INDIANAPOLIS | Oops, they did it again.
The Indiana Bureau of Motor Vehicles revealed Tuesday an estimated 180,000 Hoosiers were overcharged approximately $29 million in vehicle excise tax since 2004.
BMV Commissioner Don Snemis said agency computers misapplied an inflation adjustment factor to the value of new cars when calculating the annual excise tax, which is set based on a vehicle's value.
The error has been corrected, Snemis said. The BMV did not explain in its statement announcing the error why it took a decade to discover.
Snemis said Hoosiers who were overcharged will receive a pre-printed refund request form through the mail in the next 30 days.
They will receive back any overpayment, plus interest paid by the state.
Local governments that received excess excise tax revenue will have their future distributions adjusted over the next two years to correct the error, according to the BMV.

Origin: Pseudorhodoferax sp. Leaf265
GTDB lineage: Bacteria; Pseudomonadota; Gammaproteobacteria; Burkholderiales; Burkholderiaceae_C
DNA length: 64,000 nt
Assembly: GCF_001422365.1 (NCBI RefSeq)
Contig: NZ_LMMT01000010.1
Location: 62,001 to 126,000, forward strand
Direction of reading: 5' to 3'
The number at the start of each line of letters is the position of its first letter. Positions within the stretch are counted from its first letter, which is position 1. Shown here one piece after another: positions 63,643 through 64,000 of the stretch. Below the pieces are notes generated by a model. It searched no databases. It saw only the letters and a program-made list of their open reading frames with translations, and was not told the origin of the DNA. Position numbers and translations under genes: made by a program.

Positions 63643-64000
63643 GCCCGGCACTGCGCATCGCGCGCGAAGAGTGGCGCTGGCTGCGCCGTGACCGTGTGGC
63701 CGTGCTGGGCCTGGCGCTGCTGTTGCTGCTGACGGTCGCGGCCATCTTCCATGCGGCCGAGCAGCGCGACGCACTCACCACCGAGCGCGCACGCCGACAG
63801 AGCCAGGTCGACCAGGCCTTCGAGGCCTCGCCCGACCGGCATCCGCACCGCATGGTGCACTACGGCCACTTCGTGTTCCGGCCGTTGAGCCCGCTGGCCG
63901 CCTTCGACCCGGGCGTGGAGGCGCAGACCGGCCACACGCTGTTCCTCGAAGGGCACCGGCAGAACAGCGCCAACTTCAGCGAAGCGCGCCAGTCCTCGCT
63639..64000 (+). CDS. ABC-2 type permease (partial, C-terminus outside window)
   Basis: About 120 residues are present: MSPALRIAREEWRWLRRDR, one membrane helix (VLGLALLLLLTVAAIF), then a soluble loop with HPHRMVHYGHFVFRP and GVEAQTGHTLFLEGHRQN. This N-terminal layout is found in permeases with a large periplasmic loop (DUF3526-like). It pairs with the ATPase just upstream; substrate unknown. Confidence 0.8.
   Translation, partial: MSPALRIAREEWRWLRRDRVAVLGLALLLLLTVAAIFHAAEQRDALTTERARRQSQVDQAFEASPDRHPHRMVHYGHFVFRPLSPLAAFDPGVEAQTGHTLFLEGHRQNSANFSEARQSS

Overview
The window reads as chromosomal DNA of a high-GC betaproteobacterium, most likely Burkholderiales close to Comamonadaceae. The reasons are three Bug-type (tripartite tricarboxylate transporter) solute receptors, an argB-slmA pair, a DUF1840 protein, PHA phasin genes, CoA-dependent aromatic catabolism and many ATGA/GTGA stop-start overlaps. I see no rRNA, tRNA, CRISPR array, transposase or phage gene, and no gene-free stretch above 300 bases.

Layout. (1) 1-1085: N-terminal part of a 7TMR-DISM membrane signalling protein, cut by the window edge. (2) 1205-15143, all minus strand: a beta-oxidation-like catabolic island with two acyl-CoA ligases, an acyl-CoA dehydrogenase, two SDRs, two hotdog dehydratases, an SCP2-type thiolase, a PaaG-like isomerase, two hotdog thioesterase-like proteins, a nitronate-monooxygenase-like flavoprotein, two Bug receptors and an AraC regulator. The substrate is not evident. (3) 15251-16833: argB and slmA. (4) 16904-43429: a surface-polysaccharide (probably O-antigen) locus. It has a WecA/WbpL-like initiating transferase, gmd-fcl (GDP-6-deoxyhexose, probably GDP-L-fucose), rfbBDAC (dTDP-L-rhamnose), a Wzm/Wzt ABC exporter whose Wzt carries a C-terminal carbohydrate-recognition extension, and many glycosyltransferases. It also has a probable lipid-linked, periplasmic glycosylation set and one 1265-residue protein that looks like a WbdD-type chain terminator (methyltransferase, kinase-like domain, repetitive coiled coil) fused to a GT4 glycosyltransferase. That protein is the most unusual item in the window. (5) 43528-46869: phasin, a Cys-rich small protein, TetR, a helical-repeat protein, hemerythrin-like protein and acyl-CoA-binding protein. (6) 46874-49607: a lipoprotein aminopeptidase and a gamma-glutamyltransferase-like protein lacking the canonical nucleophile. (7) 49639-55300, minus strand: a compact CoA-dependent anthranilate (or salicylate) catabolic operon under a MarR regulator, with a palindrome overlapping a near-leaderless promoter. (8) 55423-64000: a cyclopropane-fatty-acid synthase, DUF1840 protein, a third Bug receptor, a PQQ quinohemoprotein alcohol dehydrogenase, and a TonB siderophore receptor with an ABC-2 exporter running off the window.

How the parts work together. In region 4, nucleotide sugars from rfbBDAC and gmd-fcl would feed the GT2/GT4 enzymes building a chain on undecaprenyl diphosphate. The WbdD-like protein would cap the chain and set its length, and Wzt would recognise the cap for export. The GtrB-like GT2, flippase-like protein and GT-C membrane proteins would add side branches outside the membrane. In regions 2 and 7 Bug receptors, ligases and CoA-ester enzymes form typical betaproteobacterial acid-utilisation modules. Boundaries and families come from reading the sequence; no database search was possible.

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In addition, Republican Gov. Mike Pence has authorized Snemis to hire an independent consulting firm to audit the BMV's processes, procedures and computer system.
This is the third revelation of BMV overcharging in the past 13 months. The agency previously coughed up some $30 million in refunds and attorney fees after admitting it charged more than allowed by law for driver's licenses obtained between 2007 and 2013.
A pending lawsuit also alleges the BMV overcharged millions of dollars for everything from registration fees to chauffeurs licenses since 2007.
The BMV has sought to block public disclosure of videotaped depositions in that lawsuit, which reportedly feature a former BMV official admitting the agency knew in 2010 that it was overcharging but covered it up to prevent budget problems.